Elynn Walter is the sustainability director at WASH Advocates, a Washington, D.C.-based initiative that aims to increase awareness of the global water, sanitation, and hygiene (WASH) challenge and solutions, and to increase the amount and effectiveness of resources devoted to those solutions throughout the developing world. She talks with Circle of Blue about the Sustainable Development subgoal to achieve universal drinking water access.
In a series of Q&As with water experts, Circle of Blue explores the significance of the United Nations Sustainable Development Goals for water, how they can be achieved, and how they will be measured. We spoke with Elynn Walter of WASH Advocates about the 6.1 subgoal, which aims, by 2030, to “achieve universal and equitable access to safe and affordable drinking water for all.”
Circle of Blue: In the 2015 Millennium Development Goals report, it says that 91 percent of the global population is using an “improved drinking water source” compared to 76 percent in 1990. What does that mean, and what has it taken to get to that point?
Elynn Walter: The improvement that we’ve seen over the years is that the number of people with first-time access to water has improved significantly—2.6 billion people have gained access to an improved drinking water source since 1990, which is a huge accomplishment. It took a lot of work from governments in developed and developing countries, NGOs on the ground doing work, the faith-based community, civic organizations like Rotary and Lions clubs, and individuals around the world who were working side by side with communities in developing countries where water, sanitation, and hygiene were absent. More specifically it took things like creative business models, like the ones used by Safe Water Network and other partners that we work with, it took new approaches like Everyone Forever that was first introduced by Water for People to ensure equity and sustainability were components. It took local, national, and global public-private partnerships, and it also took advocates pushing the issue forward. But I would say, most of all it took time and collaboration and capacity building to ensure that governments were in the driving seat.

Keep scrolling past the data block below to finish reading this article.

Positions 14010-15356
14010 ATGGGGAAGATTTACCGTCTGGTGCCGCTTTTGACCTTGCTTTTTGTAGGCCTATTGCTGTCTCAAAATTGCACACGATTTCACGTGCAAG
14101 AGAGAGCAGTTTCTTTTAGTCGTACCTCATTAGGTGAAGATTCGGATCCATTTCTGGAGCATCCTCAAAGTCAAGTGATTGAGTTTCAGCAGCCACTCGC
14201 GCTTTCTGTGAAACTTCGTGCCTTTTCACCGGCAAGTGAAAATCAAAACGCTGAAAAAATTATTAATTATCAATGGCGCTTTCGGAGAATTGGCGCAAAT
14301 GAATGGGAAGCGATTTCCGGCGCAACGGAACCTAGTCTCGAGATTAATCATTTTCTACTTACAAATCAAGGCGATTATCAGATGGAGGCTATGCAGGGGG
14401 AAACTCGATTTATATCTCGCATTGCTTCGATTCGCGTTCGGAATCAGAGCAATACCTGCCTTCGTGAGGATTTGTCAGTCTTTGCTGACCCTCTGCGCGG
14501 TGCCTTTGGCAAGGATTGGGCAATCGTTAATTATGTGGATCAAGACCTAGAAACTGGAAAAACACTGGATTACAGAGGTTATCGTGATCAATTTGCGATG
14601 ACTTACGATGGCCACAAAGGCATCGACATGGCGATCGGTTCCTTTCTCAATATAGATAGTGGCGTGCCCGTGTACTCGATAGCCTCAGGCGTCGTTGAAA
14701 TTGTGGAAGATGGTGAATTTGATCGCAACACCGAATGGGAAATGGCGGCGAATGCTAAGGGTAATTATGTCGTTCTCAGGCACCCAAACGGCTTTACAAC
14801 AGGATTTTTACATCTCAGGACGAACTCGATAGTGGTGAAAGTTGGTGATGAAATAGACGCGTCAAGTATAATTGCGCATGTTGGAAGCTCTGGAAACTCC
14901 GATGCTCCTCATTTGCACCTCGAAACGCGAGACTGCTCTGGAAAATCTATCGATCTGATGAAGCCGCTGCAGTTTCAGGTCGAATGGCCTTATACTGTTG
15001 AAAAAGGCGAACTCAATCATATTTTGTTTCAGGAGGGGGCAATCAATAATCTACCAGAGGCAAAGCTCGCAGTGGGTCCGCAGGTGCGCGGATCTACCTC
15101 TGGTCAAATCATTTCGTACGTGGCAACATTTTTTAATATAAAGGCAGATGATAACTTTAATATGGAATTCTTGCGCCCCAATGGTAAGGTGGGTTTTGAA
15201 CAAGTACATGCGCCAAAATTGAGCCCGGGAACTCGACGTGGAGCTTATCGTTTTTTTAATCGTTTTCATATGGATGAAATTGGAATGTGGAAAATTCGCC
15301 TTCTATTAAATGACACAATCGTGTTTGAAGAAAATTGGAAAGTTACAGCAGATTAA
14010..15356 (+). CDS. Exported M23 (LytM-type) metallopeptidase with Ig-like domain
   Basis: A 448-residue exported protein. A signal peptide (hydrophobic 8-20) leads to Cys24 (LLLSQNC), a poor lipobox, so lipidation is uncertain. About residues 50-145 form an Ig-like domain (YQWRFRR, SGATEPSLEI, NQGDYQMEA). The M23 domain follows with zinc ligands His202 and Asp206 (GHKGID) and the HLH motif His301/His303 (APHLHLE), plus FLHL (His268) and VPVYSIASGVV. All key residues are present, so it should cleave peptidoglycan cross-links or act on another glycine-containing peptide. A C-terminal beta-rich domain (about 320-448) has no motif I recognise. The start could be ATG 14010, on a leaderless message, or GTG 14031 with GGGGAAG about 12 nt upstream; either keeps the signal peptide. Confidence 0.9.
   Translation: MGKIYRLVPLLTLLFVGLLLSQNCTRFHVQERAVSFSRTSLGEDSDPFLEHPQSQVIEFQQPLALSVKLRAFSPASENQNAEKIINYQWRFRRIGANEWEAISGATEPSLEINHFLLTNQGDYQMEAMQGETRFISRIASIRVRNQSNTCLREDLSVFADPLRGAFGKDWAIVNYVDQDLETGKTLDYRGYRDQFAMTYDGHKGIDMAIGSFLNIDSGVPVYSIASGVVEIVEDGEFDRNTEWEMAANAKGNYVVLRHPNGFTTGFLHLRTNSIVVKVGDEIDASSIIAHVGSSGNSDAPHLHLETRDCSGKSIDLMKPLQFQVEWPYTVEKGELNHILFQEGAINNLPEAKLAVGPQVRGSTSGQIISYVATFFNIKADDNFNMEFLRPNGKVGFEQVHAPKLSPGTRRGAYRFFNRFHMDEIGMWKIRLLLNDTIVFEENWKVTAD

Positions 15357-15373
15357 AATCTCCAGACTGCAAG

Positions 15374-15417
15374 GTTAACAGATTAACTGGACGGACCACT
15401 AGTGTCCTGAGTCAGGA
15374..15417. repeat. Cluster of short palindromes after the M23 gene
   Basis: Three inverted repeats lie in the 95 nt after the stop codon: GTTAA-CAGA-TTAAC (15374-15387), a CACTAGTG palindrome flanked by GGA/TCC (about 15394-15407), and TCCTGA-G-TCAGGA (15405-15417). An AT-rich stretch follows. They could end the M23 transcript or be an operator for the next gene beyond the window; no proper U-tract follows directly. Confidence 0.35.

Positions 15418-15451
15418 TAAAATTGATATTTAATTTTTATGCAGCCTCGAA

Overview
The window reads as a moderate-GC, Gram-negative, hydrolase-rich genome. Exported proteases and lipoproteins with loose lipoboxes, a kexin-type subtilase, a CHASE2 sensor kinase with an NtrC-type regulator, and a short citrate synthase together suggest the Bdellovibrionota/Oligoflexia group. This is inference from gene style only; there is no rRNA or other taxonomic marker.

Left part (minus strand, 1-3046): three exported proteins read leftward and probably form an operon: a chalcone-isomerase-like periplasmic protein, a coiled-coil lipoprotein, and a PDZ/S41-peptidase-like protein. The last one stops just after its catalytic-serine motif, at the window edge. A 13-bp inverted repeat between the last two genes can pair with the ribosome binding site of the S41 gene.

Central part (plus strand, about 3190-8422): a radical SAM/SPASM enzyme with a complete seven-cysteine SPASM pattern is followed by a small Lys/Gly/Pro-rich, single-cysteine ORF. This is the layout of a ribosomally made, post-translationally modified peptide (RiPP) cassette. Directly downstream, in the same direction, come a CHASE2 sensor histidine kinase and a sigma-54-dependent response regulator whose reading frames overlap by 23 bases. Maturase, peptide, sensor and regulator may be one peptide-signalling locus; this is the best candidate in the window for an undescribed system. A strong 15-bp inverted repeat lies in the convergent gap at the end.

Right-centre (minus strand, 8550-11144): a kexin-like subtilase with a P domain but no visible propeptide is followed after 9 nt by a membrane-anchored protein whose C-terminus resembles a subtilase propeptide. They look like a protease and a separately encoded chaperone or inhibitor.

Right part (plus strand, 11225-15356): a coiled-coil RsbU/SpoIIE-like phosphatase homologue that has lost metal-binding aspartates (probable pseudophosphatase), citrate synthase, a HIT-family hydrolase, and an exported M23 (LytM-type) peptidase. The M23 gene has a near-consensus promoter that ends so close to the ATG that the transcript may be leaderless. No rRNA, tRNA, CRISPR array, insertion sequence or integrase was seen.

[An improved drinking water source] looks like different things in different places. I would say that the official definition for an “improved drinking water source” is one that, by nature of its construction or through active intervention, is protected from outside contamination, in particular from contamination with fecal matter. Sometimes that’s hand-dug wells, it might be boreholes, it might be protected springs, it may be piped water that’s coming from a source in a particular urban area.
Nonetheless, you still hear stories every day about communities struggling to get clean drinking water. Why is there an apparent disconnect between the global progress we’ve made and the reality that some communities live with every day?
The Millennium Development Goal that pertains to water was to halve the population without access to an improved drinking water source. The Sustainable Development Goals are about universal access and getting access to everyone. But what that means is that, until this point, there are still millions of people in the world that don’t have that first-time access because they were part of the half that didn’t receive access. The other issue is that the definition for “improved” does not address water quality or long-term regular access to water, either. So it doesn’t address sustainability. Therefore, again, there are millions of people around the world who may have received first-time access, but over time it stopped working, or wasn’t safe to drink in the first place.